The Adoption of Statistical Tests by Natural Scientists: An Empirical Analysis
David A. Gulley
Columbia University - Department of Industrial Engineering and Operations Research (IEOR)
May 5, 2012
Tests of statistical significance are routinely used in many research studies. However, there are critics of this paradigm, and also a lingering sense that critical test levels are somewhat arbitrary. This paper adds to the literature by determining the timing and level of acceptance of common tests of statistical inference. Using the archives of the Royal Society, we examined 574 research studies published between 1926 and 1997, by which point adoption was virtually complete. We find that the rate and level of adoption rises over time, in a manner broadly consistent with the theoretical literature on the adoption rate of innovations. We detect the presence of several influences on the rate of adoption, which may include prior custom, the nature of empirical research topics being reported, the increasing ease of computer processing, and possibly journal editorial policies. We find that confidence/significance testing has been adopted by a majority of the scientific community for over 50 years; the customary reliance on 95 percent confidence (five percent significance) is upheld by the data; and that confidence intervals and critical significance levels are both widely reported and often together in recent decades. For historians of science these data suggest that neither Fisher nor Pearson conclusively “won” their private war. The study sheds new light on an issue of considerable practical importance, the admissibility of statistical evidence in most courts in the United States.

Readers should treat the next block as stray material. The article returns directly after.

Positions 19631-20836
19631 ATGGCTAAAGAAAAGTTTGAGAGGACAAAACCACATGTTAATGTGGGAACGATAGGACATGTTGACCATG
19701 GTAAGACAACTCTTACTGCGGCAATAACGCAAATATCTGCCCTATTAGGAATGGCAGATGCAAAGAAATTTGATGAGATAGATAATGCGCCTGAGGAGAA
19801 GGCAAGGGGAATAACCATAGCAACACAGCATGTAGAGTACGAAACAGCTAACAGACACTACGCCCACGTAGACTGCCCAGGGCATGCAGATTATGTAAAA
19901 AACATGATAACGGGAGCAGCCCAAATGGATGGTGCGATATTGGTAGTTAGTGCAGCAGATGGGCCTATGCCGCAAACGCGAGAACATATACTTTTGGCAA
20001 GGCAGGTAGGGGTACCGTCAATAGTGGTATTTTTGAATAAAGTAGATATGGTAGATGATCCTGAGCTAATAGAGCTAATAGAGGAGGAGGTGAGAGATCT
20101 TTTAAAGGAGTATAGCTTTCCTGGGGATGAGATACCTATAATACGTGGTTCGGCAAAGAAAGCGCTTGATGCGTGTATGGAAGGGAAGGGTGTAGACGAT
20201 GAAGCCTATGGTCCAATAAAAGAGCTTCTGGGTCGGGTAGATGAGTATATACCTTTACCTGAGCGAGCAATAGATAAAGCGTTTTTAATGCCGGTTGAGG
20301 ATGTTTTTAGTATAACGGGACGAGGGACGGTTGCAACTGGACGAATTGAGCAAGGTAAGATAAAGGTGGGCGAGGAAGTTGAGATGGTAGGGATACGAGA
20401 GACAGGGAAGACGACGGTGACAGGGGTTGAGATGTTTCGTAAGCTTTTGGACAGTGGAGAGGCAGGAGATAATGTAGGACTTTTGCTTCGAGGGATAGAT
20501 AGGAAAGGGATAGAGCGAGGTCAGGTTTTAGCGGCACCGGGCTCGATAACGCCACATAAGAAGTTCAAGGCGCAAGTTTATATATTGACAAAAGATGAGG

Number of Pages in PDF File: 19
Keywords: statistics, courtroom, supreme court, Fisher, Pearson, adoption rate, significance levels, confidence levels, history of science
JEL Classification: B2, B4, C12, K00working papers series
Date posted: March 3, 2012 ; Last revised: March 26, 2013
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